Howard Dean committed Friday to taking taxpayer dollars to finance his presidential campaign while fellow Democrat John Kerry laid the groundwork to do the same with a letter to donors suggesting they could double their money by helping him qualify.

In fact, only donors' first $250 gets matched by the government.

Like Dean, Al Sharpton, former Illinois Sen. Carol Moseley Braun and Ohio Rep. Dennis Kucinich are committed to taking public financing and the spending limits that come with it, aides said. They are trying to raise the required amounts -- $5,000 from each of 20 states in contributions of $250 or less -- to qualify for the public money.

Former Vermont Gov. Dean said he has already met the requirement. He promised to make it an issue in the Democratic primaries if any of his rivals decide to skip public financing, as President Bush did en route to winning the Republican nomination in 2000.

"It will be a huge issue," Dean said. "I think most Democrats believe in campaign finance reform."

Sharpton, too, will make campaign finance and the role of special-interest donors an issue in his campaign, spokesman Roberto Ramirez said.

"The role of money in presidential politics has become so fundamentally the issue that the time has come for somebody to stand up and by sheer strength of message and vision and record, to say while there is a need for money, it has to stop," Ramirez said.

Kerry has not decided whether he will take public financing, spokesman David Wade said. The Massachusetts senator will make his decision in coming months based on how much he can raise, how much Bush amasses and how crowded the nine-member Democratic field remains as the primaries near, Wade said.

Unclear is whether Kerry would tap the personal fortune of his wife, Heinz food empire heiress Teresa Heinz Kerry. She has said she would consider making her fortune available to the campaign if the Kerrys face intense personal attacks.

Still, Wade said, "I think that's a lot of wishful thinking on a lot of people's parts. John's never run that way."

Kerry sent a fund-raising e-mail letter Friday encouraging donors to help him meet the requirements for matching funds.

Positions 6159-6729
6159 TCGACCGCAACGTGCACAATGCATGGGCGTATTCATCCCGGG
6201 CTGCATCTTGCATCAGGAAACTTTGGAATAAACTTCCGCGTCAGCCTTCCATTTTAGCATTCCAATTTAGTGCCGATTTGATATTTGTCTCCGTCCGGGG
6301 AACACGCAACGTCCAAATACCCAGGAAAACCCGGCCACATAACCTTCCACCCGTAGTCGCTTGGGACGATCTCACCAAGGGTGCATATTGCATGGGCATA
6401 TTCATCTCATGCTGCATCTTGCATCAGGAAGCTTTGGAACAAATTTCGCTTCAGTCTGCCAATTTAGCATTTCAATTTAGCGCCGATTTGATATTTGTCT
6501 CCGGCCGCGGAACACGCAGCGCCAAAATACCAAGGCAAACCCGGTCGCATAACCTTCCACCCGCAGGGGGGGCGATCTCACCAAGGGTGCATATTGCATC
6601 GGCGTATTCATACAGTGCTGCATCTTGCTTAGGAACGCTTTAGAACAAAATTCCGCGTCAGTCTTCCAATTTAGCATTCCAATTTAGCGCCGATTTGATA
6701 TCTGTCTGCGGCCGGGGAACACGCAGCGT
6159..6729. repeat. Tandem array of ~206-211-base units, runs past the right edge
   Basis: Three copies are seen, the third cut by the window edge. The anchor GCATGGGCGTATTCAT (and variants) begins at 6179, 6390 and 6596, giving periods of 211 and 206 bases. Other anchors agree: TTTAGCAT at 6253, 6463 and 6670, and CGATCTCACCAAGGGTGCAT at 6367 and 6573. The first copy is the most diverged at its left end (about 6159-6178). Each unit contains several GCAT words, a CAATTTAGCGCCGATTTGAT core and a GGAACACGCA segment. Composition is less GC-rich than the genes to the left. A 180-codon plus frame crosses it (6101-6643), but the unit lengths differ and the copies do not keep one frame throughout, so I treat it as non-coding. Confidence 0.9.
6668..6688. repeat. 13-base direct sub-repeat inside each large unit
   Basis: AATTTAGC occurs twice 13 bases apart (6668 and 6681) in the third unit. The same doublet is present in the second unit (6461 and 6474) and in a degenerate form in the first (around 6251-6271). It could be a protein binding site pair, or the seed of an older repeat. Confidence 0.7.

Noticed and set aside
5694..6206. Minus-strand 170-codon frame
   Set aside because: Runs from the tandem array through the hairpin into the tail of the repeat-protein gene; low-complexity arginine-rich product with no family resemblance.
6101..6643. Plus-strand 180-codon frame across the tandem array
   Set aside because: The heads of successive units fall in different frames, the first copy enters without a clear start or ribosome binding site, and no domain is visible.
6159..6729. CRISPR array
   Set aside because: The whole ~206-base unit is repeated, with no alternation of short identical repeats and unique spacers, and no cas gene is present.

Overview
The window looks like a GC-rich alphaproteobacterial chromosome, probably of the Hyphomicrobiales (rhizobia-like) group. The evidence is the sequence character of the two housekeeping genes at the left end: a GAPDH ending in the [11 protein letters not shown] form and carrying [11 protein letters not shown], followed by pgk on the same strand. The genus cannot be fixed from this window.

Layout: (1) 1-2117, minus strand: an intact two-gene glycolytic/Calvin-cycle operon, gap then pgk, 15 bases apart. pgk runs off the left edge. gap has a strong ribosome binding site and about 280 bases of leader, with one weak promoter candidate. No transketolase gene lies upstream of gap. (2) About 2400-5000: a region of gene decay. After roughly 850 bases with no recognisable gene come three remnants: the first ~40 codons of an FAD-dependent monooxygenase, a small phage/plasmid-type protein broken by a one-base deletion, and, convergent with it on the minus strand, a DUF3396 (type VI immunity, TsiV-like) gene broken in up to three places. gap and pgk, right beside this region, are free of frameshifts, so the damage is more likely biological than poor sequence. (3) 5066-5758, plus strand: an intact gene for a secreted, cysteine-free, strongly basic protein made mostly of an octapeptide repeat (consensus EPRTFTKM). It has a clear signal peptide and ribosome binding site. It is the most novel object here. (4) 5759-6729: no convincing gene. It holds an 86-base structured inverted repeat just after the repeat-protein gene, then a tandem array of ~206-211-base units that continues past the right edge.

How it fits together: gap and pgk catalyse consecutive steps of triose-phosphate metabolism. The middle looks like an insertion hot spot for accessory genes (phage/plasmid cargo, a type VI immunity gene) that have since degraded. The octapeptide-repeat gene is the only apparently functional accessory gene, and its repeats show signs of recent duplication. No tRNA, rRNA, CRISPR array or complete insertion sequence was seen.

"The Primary Matching Funds System could prove to be an enormous benefit to my campaign, but for it to work, I need your help," Kerry wrote. "By clicking here now you can help me raise the required $5,000 in your state.

"In addition, if I do end up qualifying for matching funds, your contribution is doubled -- yes doubled -- by the matching funds system!" he wrote.

Wade said the campaign knows that only the first $250 is matched. The letter was targeted at donors likely to give smaller amounts than that, he said.

If Kerry decides to opt out of public financing, the campaign will offer a refund to donors who gave as a result of Friday's letter, Wade said.

The presidential campaign fund is financed by taxpayers with a $3 checkoff on their tax returns. In 2000, those who accepted public financing, including then-Vice President Al Gore, were entitled to up to $16.9 million in matching funds. In exchange, they had to abide by spending limits; Gore could only spend $40.5 million in the Democratic primaries, for example.

Democratic Party Chairman Terry McAuliffe has encouraged the hopefuls to consider foregoing public financing.

McAuliffe said he felt Bush took it off the table as a political issue in 2000 when he skipped it and raised more than $100 million. With an increase in contribution limits under the nation's new campaign finance law, some of Bush's fund-raisers think he can raise $200 million or more for the primaries, money he could spend through the spring and summer to take on the presumptive Democratic nominee.

A spokeswoman for North Carolina Sen. John Edwards has said he likely would take public financing. Missouri Rep. Dick Gephardt also is likely to, though he has not made a final decision, a spokesman said Friday.

Florida Sen. Bob Graham is assembling his campaign team and has not decided on public financing, an aide said.